Recycling centers will take poor-condition clothing, fabric scraps from mail bags, privacy wraps, wiping rags, mixed materials canvas bags, and patio furniture. Some centers may specialize in recycling only one type of textile item or have exceptions to what they will accept. So get all the information before sending your fabrics off. They process the fabric they receive and turn it into low-grade fiber products like insulation for building work.
People in the UK can take their waste textiles to the Household Waste and Recycling Center (HWRC). TerraCycle is a business that specifically works with hard-to-recycle waste. They are available in about 21 countries spread across Asia and America. A Google search or recycling search engine can help you locate recycling centers nearby.
Sustainable fashion brands sometimes set up recycling programs. They do this to be more eco-friendly and sustainable. Companies that take back discarded materials and fashion them into new goods reduce their carbon footprint significantly.
Nike's shoe recycling program is dedicated to recycling athletic shoes that have reached their end of life. They will accept any brand of athletic sneakers but not boots or sandals. And all you need to do is walk into any participating Nike store and drop your old shoes in the collection bin.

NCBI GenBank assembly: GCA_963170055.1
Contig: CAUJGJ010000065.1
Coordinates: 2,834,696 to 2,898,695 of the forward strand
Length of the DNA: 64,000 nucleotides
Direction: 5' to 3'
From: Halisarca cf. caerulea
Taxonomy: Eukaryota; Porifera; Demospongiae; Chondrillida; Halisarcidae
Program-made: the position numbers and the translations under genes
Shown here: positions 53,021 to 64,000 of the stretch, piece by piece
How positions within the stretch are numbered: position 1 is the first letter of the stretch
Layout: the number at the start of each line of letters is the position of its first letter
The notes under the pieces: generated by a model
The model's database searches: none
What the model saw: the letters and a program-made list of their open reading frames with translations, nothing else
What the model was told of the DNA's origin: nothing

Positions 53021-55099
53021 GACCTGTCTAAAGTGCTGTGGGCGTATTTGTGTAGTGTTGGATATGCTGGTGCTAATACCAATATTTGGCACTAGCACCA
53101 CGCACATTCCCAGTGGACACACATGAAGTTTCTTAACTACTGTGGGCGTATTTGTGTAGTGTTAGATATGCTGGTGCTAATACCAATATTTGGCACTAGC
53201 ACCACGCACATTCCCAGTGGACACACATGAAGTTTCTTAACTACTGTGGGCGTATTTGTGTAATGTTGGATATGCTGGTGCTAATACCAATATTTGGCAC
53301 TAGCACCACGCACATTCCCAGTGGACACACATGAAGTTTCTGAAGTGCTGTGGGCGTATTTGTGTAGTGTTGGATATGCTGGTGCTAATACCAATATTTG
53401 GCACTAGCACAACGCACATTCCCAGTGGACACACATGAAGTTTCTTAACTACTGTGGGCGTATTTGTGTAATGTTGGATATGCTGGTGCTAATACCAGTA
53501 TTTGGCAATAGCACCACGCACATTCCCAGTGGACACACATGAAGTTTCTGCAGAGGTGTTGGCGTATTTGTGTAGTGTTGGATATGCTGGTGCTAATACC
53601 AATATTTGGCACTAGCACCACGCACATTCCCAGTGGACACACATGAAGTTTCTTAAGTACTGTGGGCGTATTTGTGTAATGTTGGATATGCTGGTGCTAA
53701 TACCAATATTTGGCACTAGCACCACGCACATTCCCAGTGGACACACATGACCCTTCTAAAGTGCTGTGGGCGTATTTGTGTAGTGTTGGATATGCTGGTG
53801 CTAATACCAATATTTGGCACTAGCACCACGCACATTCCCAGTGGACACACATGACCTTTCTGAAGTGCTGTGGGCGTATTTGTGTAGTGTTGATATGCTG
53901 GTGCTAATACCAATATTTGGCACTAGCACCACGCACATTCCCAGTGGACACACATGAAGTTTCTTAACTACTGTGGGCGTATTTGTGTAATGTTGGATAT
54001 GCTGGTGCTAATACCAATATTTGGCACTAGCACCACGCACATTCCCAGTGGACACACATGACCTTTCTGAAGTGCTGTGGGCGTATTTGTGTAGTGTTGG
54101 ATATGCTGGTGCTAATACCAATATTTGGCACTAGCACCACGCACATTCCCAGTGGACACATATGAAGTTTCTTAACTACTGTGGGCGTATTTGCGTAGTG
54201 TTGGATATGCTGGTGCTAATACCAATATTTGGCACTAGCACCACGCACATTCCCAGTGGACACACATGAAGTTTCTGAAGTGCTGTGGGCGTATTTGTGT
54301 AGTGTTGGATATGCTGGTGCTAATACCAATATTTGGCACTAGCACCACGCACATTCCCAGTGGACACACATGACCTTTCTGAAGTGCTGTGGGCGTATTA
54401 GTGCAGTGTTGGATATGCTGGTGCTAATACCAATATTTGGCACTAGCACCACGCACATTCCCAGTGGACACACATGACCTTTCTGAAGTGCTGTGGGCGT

The top fashion brand H&M has clothing recycling bins for all kinds of textiles, like old jeans or coats, in any condition, at many local stores worldwide. With some brands, you can even receive store credit when dropping off clothing.
American eagle outfitters also set up a textile recycling program in partnership with I:Collect. The program lets customers drop unwanted fabrics in recycling bins at their stores.
Every day, landfills worldwide receive tons of discarded clothing, shoes, and accessories. Most of these items still have some use in them, such as upcycled products or new material. Sadly, once in the landfill, they are no longer eligible for material recovery.
Therefore, it falls to individuals and businesses to change this narrative. And they can do that through active textile recycling.
Recycled textile market to reach $8.0 billion by 2026 at 5.2% CAGR: AMR (2020) Globe Newswire.
Morgan McFall-Johnsen (2020) These facts show how unsustainable the fashion industry is. World Economic Forum.
Jen’s a passionate environmentalist and sustainability expert. With a science degree from Babcock University Jen loves applying her research skills to craft editorial that connects with our global changemaker and readership audiences centered around topics including zero waste, sustainability, climate change, and biodiversity.
Elsewhere Jen’s interests include the role that future technology and data have in helping us solve some of the planet’s biggest challenges.